Pictures of Laury and her mum

Laury’s story: ‘Mum became utterly lost in the fog of her own mind’

Jacquelyn was 57 when she was diagnosed with early-onset Alzheimer’s disease. Here, her daughter Laury describes the dementia journey in detail – from spotting the early signs, to the final stages – and shares what she’s learned from it.

I said goodbye to my mother in May this year. Although, of course, I had been saying goodbye to her long before the day her body finally caught up with her mind. 

My long goodbye with Mum began twelve years ago, with the prodromal signs of emerging Alzheimer’s disease. 

She was 50 when it started. I had been noticing for some time that she had become repetitive, and she'd started to suffer with anxiety, which is something I had never seen from my mum before. 

The early signs

In 2011, Mum told me that she was worried about her memory, she said that she was finding it increasingly difficult to remember things that had happened only moments before.

She asked me if I thought she might have Alzheimer’s. Her mother had it, and all her maternal aunts had it.

The family often joked that memory problems only seemed to run down the female line of our family. 

I knew nothing about dementia then, but I did a little research. I found that though it is common, this is usually post the age of 65. 

At that time, my mum was only 54, so I told her she was worrying about nothing, that it was probably stress, and that it would be highly unusual if she had dementia at her age because it was so rare. 

Receiving a dementia diagnosis

Fast forward three years and I sat in a neurologist’s office with her, holding her hand while the doctor delivered the news that she did indeed have early-onset Alzheimer’s disease. 

Mum cried and hugged me, but of course she had already known. Mum always knew best. 

Eventually the shock wore off and Mum, fiercely independent as she was, began to live around her diagnosis.

Much like you do in pregnancy, you make adaptations to meet new physical frailties and demands. 

For years, our lives became about Post-It notes and memory aids. And as more of her cognition began to slip away, we coped. 

We got her a bus pass after she had forgotten where she’d parked for the hundredth time.

I batch-cooked on my days off and took her food containers with days of the week written on, so she didn’t have to cook. We got labelled pill dispensers so she’d remember to take her medication. 

As dementia progressed

Even though we were living upside down and back to front, even though we had switched roles, as Mum became the child and I the parent, we thought we were, to some degree, winning.

But that is where dementia catches you off guard.

For so long, Mum managed. We found creative ways to live with her memory issues.

Ironically, it was almost as if we forgot she had it.

Because as a family we adapted, Mum’s dementia was the thing we lived around.

And that’s the thing. People with dementia find so many ways to live around their deficits, that for so long, though life is altered from what it once was, it is still essentially the same. Until the day that it isn’t. 

Mum plateaued for so many years, retaining her autonomy, that when the decline came, it floored me. It was as if we were meandering along and then, without warning, we just fell off a cliff.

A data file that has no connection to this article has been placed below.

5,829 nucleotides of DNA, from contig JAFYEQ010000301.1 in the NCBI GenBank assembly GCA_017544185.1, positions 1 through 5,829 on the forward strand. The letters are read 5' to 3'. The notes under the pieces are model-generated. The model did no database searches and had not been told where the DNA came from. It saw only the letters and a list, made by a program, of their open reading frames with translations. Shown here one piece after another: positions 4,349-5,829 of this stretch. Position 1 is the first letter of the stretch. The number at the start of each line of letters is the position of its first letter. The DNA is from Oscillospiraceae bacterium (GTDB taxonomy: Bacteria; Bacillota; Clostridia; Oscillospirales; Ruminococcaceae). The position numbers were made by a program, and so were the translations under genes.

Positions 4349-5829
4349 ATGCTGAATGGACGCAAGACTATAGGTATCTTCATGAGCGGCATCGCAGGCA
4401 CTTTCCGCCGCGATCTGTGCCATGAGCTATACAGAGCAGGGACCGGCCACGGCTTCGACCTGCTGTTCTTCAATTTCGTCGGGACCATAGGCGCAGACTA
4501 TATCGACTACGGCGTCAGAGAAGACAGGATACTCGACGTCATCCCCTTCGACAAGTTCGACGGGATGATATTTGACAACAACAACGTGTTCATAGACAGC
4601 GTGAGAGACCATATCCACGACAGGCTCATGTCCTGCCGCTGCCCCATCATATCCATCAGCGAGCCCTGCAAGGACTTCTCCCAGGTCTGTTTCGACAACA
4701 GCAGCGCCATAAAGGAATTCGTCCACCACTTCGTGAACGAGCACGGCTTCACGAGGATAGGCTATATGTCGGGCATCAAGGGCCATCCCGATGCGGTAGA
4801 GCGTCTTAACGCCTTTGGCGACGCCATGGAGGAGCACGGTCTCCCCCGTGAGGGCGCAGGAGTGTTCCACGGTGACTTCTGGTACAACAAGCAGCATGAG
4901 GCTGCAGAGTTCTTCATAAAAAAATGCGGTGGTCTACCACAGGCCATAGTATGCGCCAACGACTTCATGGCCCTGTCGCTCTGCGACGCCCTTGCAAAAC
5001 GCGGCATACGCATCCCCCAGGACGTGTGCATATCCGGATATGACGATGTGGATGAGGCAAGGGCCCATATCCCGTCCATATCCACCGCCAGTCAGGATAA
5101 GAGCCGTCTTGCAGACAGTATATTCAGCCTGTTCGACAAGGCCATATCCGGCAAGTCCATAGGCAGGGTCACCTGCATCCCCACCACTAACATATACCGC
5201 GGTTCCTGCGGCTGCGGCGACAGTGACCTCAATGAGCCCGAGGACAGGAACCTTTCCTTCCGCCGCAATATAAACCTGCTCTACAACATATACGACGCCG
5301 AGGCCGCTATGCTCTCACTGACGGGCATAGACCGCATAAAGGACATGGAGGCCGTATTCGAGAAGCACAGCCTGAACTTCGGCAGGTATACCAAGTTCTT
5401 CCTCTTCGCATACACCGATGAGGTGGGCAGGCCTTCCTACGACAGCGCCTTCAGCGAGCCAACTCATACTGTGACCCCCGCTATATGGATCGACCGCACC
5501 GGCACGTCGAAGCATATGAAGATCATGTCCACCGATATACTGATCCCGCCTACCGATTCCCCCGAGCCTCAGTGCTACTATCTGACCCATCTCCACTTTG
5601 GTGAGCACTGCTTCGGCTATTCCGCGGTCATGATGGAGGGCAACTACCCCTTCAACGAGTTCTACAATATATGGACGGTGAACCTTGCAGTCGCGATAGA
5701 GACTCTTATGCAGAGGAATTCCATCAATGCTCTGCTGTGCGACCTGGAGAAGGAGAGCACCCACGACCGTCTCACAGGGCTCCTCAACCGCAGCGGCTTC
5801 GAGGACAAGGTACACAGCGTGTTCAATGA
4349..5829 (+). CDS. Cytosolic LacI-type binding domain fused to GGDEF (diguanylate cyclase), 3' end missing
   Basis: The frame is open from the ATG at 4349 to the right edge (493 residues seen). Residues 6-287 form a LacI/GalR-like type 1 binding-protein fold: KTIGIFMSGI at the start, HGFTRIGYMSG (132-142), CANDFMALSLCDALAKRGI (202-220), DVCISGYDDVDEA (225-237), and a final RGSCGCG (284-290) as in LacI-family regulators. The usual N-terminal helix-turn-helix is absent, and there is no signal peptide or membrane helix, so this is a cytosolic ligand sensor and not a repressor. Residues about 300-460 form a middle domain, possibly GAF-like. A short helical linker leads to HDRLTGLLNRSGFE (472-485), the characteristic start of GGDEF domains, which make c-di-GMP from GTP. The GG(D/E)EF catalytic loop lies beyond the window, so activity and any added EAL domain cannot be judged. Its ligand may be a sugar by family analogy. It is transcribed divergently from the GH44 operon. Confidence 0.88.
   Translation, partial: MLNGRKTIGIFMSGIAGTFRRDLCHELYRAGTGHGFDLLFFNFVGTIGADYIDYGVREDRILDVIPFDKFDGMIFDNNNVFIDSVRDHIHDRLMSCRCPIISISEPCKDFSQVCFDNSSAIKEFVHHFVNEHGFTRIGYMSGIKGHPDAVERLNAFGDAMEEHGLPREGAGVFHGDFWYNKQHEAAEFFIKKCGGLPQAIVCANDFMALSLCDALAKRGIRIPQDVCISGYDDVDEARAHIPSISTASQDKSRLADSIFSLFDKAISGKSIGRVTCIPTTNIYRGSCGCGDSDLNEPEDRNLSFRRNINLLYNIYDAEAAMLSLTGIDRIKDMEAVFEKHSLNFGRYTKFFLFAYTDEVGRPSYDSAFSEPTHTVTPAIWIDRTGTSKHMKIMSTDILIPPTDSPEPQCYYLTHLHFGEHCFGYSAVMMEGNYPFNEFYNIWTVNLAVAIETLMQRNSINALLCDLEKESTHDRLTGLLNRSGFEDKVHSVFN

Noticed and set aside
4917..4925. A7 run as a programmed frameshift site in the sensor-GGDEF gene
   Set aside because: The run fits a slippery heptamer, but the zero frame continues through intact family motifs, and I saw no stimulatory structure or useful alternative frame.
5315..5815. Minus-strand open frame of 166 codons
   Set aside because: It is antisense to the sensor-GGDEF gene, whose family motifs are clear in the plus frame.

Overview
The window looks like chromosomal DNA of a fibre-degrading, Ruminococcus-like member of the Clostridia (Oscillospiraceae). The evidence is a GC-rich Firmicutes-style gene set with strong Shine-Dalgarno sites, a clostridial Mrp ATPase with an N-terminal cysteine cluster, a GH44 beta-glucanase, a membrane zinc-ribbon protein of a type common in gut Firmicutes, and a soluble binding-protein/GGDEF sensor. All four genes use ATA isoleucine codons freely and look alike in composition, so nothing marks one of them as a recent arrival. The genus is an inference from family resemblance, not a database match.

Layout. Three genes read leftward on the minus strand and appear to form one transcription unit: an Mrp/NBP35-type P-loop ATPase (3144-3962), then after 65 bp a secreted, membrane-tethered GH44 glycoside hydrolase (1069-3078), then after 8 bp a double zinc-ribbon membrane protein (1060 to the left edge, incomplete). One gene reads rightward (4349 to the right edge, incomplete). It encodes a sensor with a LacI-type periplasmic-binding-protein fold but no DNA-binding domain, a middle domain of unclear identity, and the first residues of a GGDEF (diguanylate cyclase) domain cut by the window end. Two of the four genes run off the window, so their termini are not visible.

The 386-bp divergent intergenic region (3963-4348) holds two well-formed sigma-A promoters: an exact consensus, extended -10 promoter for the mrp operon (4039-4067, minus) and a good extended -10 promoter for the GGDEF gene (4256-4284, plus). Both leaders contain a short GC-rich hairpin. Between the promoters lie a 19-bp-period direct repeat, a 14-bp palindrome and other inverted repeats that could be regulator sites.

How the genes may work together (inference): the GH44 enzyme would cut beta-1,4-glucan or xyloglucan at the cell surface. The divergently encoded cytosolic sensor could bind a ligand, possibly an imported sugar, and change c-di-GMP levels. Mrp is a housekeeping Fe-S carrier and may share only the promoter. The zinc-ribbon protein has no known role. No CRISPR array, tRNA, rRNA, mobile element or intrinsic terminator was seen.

Making the decision about a care home

Eventually the day came that I had to make the decision to put Mum in residential care.

She had become increasingly impaired to the point it was no longer safe for her to live at home. 

She had forgotten how to use the shower. Her oven had dust on it – she had forgotten how to use it, and most often would forget to eat. I put in a hot meals service to try and navigate this issue, but Mum would either be out when they delivered her food, or she would place the foil containers on the side and forget all about them. 

She would walk about constantly and then get lost. She took to withdrawing thousands of pounds from her bank account with her pin number written on the back of the card. I would finish work and have fifteen missed calls from her neighbours telling me that she, again, had been brought home by a member of the public, completely disorientated. 

The day I took Mum to the care home, I had to lie to get her there. 

I told her we were just popping to see a friend. When the door closed, I had to tell her she wouldn’t be leaving with me. 

It broke my heart, seeing her face. She looked so out of place, at least 20 years the junior of everyone else there. 

A new side to Alzheimer’s

From there, we embarked on a new journey. One that involved 24-hour care, daily medication rounds, and Mum becoming utterly lost in the fog of her own mind. 

This is what shocked me about Alzheimer’s. Until that point, I had just thought people with dementia were a bit forgetful. It didn’t sink in until that point the full horror show that watching a loved one with this cruel, insidious disease actually entailed.

In time, Mum forgot who I was, and would ask me when I went to see her if I had seen her daughter.

Sometimes she’d call me Mum. I came to learn that though she had no concept I was her daughter, she did know me to be familiar, and safe. 

As Mum stood on the precipice of the steep descent of final-stage Alzheimer’s, she became increasingly fearful and aggressive.